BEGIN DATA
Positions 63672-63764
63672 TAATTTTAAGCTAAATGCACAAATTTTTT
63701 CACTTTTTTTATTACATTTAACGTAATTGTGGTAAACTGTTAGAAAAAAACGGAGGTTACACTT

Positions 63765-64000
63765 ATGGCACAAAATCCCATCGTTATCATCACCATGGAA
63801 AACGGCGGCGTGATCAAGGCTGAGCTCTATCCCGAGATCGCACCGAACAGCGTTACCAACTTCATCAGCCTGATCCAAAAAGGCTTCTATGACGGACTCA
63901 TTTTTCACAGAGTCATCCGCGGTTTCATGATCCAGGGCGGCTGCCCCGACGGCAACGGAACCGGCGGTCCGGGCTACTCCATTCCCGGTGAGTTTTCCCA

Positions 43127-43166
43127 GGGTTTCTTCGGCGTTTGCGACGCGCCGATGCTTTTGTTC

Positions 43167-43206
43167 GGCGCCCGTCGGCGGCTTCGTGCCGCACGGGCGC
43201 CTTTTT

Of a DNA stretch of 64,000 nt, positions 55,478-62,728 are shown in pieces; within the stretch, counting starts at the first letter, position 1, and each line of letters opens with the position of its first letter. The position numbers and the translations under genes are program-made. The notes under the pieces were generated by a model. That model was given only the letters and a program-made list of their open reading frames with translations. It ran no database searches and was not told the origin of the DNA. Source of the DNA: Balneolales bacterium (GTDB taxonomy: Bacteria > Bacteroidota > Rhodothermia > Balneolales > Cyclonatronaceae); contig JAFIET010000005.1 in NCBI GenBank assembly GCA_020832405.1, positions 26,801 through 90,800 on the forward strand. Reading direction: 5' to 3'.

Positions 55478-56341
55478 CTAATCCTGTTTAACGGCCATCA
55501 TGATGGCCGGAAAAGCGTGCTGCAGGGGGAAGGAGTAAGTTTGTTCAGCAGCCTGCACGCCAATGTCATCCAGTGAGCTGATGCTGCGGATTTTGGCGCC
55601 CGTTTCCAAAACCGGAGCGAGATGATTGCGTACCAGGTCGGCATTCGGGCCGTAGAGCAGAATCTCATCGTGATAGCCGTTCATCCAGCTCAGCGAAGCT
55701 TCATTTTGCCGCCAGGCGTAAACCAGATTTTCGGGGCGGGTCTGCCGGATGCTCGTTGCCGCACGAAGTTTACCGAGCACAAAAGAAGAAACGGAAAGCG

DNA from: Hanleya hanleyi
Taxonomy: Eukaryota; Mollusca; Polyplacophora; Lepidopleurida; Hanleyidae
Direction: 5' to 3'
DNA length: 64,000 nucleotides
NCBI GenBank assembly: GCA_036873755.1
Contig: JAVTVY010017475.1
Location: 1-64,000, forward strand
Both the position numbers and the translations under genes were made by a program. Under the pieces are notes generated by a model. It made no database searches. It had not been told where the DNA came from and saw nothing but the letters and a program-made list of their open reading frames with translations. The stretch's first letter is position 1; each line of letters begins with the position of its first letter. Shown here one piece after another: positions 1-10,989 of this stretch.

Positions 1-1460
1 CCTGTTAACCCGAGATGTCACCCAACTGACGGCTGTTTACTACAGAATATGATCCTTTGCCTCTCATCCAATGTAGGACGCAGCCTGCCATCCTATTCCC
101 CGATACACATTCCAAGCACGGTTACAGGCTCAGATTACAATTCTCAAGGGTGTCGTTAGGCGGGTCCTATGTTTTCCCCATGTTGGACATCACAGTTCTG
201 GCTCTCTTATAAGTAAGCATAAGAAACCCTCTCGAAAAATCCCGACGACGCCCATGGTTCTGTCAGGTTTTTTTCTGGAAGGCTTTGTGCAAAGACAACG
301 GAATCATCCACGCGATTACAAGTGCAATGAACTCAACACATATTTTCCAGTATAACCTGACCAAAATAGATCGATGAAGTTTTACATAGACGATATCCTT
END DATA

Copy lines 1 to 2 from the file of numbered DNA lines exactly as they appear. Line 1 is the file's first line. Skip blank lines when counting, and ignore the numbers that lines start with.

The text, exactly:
Positions 63672-63764
63672 TAATTTTAAGCTAAATGCACAAATTTTTT